Week 7 Study Week
Week 8 Aspects of Sarraute and the nouveau roman (JG)
Week 9 Metaphor (DS)
Week 10 Metaphor and Synaesthesia (DS)
Week 11 Metaphor and Poetic Structure (DS)
Week 12 Reading the City in Baudelaire’s Poetry (Les Fleurs du Mal) (DS)

Select Bibliography

NB. Two key texts on ‘rhetoric’ should be purchased by students for constant reference throughout their Literature course:
-J. D. Biard, Lexique pour l’explication de texte, Exeter: University of Exeter Press, 1980
-Georges Forestier, Introduction à l’analyse des textes classiques, Paris: Nathan, 1993 (limited number of copies available from International Books)

Du Bellay
Edition: Joachim Du Bellay, Les Regrets; Les Antiquitez de Rome, Paris: Gallimard
Y. Bellenger & J. Balsamo, Du Bellay et ses sonnets romains: études sur ‘Les Regrets’ et ‘Les Antiquitez de Rome’, Paris, 1994
H. Chamard, Joachim du Bellay (1522-1560), Lille, 1900
G. Gadoffre, Du Bellay et le sacré, Paris, 1978
V. Saulnier, Du Bellay: l’homme et l’œuvre, Paris, 1951
H. Tucker, The Poet’s Odyssey: Joachim du Bellay and the ‘Antiquitez de Rome’, Oxford, 1990.
H. Weber, La Création poétique en France au XVIe siècle, Paris, 1956 (ch. 6)

Edition: Molière, Le Misanthrope, ed. Loïc Marcou, Paris : Garnier Flammarion, 1997 ; any complete unabridged edition based on the text of 1666
A. Calder, ‘On Humour and Wit in Molière’s “Le Misanthrope” and Congreve’s “The Way of the World”’, in Culture and Conflict in Seventeenth-Century France and Ireland, ed. Sarah Alyn Stacey with Véronique Desnain, Dublin, 2004, pp. 151-162
J. Lough, Seventeenth-Century French Drama, Oxford, 1979
M. Turnell, The Classical Moment, New Haven, Connecticut, 1971
W. D. Howarth, Molière: A Playwright and his Audience, Cambridge, 1982
W. G. Moore, Molière: A New Criticism, Oxford, 1949

Edition: Corneille, Le Cid, ed. Evelyne Amon, Paris: Larousse, 1990; any complete unabridged edition based on the text of 1648 and 1660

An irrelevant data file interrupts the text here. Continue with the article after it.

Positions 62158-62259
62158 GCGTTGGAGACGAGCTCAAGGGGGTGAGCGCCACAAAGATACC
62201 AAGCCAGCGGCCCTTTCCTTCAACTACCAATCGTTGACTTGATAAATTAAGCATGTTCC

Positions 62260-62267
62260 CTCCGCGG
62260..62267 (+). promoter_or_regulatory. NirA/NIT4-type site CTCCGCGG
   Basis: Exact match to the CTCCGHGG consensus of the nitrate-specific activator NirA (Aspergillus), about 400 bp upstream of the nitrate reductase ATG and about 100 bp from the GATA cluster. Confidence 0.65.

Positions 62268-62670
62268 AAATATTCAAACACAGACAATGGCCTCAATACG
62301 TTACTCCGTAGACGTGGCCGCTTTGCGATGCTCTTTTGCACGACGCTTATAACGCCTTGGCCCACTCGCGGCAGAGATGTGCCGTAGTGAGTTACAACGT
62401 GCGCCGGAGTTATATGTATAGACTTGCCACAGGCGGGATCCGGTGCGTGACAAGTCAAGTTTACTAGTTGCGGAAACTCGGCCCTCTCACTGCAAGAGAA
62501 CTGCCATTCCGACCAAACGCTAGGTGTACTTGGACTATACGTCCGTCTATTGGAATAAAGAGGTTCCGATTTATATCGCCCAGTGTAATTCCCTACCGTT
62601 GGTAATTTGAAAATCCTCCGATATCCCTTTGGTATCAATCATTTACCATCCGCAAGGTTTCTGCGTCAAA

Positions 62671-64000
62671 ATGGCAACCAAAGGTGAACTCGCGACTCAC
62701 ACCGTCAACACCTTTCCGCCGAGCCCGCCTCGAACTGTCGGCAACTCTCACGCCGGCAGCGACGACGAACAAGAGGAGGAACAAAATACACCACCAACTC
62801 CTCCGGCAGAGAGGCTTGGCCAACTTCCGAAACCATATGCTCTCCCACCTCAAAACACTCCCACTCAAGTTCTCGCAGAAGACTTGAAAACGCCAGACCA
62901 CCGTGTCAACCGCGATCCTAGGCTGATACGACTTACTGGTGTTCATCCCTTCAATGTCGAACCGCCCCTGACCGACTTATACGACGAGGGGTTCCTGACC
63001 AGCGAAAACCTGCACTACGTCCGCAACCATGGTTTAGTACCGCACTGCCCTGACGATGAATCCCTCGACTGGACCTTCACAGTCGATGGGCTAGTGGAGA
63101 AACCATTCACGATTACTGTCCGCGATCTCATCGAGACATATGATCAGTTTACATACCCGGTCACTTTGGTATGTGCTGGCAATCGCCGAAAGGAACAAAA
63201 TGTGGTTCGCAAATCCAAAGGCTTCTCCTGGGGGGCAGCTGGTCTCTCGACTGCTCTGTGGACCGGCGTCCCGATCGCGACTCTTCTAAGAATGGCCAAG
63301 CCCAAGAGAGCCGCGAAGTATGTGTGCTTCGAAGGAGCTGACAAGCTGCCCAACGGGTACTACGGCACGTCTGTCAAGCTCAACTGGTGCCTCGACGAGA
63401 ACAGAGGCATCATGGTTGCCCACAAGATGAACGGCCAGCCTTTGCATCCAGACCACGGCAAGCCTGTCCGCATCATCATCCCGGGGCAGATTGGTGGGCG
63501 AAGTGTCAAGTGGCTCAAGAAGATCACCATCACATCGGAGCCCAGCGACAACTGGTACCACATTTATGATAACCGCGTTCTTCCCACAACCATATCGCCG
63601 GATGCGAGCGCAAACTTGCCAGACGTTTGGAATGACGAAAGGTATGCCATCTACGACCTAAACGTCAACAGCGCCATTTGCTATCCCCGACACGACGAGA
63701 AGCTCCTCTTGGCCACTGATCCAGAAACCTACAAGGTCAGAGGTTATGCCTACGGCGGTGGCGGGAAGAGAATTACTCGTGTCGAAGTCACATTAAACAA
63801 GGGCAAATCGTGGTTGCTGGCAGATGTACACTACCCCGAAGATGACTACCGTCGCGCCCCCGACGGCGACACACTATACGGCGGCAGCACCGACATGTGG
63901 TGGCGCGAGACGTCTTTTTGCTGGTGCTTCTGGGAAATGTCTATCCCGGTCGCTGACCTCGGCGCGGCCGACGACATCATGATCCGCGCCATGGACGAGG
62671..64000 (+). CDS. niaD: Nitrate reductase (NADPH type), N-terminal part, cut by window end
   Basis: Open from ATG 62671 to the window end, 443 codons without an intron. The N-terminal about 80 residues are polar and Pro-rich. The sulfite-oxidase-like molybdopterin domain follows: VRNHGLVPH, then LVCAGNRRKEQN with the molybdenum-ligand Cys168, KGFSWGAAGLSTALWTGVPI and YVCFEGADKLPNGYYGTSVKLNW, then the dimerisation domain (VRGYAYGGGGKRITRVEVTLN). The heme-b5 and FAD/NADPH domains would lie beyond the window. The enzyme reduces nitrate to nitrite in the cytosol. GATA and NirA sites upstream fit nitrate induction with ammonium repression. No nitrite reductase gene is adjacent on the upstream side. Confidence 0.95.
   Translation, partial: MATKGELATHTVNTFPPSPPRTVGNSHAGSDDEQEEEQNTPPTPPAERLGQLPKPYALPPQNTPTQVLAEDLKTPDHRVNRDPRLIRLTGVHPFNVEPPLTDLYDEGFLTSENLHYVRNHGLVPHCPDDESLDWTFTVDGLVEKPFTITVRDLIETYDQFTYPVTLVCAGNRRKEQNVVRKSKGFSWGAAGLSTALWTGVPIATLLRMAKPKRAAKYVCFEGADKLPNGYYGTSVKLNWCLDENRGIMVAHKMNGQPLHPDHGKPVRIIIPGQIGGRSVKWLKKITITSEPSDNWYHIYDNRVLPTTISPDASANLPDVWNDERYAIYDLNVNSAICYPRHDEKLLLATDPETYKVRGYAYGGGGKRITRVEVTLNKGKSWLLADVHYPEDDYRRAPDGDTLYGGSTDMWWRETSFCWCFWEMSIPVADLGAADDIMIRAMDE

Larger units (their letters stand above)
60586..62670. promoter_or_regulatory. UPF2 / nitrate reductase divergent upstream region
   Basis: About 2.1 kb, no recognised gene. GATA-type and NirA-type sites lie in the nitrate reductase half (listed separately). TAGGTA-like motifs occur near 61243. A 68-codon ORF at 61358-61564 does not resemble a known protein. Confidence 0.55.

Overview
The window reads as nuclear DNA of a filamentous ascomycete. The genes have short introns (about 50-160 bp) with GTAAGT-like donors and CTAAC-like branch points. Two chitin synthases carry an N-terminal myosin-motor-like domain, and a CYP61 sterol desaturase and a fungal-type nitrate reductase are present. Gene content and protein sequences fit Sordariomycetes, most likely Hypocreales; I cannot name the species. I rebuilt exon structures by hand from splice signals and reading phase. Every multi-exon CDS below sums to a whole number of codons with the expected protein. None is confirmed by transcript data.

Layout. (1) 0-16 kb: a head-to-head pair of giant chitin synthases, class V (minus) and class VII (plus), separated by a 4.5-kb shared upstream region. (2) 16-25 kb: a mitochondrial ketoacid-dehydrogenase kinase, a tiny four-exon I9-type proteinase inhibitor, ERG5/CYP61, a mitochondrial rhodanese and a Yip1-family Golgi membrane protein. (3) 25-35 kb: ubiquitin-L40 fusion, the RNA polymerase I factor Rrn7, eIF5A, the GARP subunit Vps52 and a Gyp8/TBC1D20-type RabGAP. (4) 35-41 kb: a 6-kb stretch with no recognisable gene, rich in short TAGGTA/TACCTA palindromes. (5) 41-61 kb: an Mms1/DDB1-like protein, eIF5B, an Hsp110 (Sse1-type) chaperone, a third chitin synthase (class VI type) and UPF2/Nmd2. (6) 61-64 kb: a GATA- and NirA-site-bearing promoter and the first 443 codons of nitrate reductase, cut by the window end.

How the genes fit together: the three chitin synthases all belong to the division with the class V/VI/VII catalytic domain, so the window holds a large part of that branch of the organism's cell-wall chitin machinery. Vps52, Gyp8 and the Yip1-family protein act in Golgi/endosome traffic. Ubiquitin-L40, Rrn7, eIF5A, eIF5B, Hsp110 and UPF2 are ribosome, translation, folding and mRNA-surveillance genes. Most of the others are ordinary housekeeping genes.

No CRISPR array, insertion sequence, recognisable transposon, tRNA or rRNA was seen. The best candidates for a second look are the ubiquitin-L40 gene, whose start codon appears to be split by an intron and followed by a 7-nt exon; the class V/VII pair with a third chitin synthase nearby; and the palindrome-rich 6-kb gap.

H. T. Barnwell, The Tragic Drama of Corneille and Racine, Oxford, 1982

Edition: Gustave Flaubert, Madame Bovary, Paris, Garnier-Flammarion, Nº 657
G. Genette, Figures III, Paris, 1972 (pp. 65-282)
D. C. Muecke, The Compass of Irony, London, 1969
S. Rimmon-Kenan, Narrative Fiction: Contemporary Poetics, London & New York, 1983
V. Brombert, The Novels of Flaubert: A Study of Themes and Techniques, Princeton, 1966
J. Culler, Flaubert: The Uses of Uncertainty, Cornell, Ithaca, 1985
A. Fairlie, Flaubert: ‘Madame Bovary’, London, 1973
D. Knight, Flaubert’s Characters: The Language of Illusion, Cambridge, 1985
R. Lloyd, ‘Madame Bovary’, London, 1990

Edition: Nathalie Sarraute, Le Planétarium, Paris, Gallimard, coll. Folio no. 92
N. Sarraute, L’Ere du soupçon, Paris, 1956
A. Jefferson, The ‘Nouveau Roman’ and the Poetics of Fiction, Cambridge, 1980
V. Minogue, Nathalie Sarraute and the War of Words: A Study of Five Novels, Edinburgh, 1981

Edition: Charles Baudelaire, Les Fleurs du mal, Paris, Garnier-Flammarion, no. 527
T. Hawkes, Metaphor, London, 1972
D. Molino & J. Tamine, Introduction à l’analyse linguistique de la poésie, Paris, 1982 (esp. chs. 3 & 4)
A. Fairlie, Baudelaire: ‘Les Fleurs du Mal’, London, 1960
A. Cassagne, Versification et métrique d’après C. Baudelaire, Paris, 1906 (rpt. Slatkine, 1982)
S. Johansen, Le Symbolisme: Etudes sur le style des Symbolistes français, Copenhagen, 1945 (rpt. Slatkine, 1972)
J.-P. Richard, ‘Profondeur de Baudelaire’, in Poésie et profondeur, Paris, 1955


Dr Rachel Hoare

The main object of this course is to give a deeper understanding of the French language as it exists today, and to make literary texts in older forms of the language more accessible.

For background reading, there are two indispensable texts for this course, copies of which are available in the library:
P. Rickard, A History of the French Language (London: Routledge, 1993).
J-L. Tritter, Histoire de la langue française (Paris: Ellipses, 1999)

The MT course Histoire de la langue française will address the following topics:

Le français, langue de la nation?
Un curieux hybride: le gaulois, latinisation et racines grecques.

Les événements fondateurs du français
La période romane
La période féodale
François 1er, Villers-Cotterêts: centralisation monarchique et linguistique
Vaugelas, L’Académie Française et la Défense et illustration de la langue française

La langue nationale
La Révolution française : la langue du peuple ou le conservatisme linguistique?
Langue, dialecte, patois et « les linguicides »
La normalisation et la législation linguistique.

Vers le français contemporain
Une langue donneuse et emprunteuse et l’hégémonie de l’anglais.

Weekly handouts to accompany some aspects of this course will be provided online (Website address will be provided at Lecture 1 by lecturer).

Suggested Introductory reading material which you should familiarise yourself with as quickly as possible (copies can be found in the library):
W. Ayres-Bennett, A History of the French Language through Texts (London: Routledge, 1996).
C. Hagège, Le Français, histoire d’un combat, (Boulogne-Billancourt: Editions Michel Hagège, 1996).
G. Price, The French Language. Present and Past (London: Edward Arnold, 1971)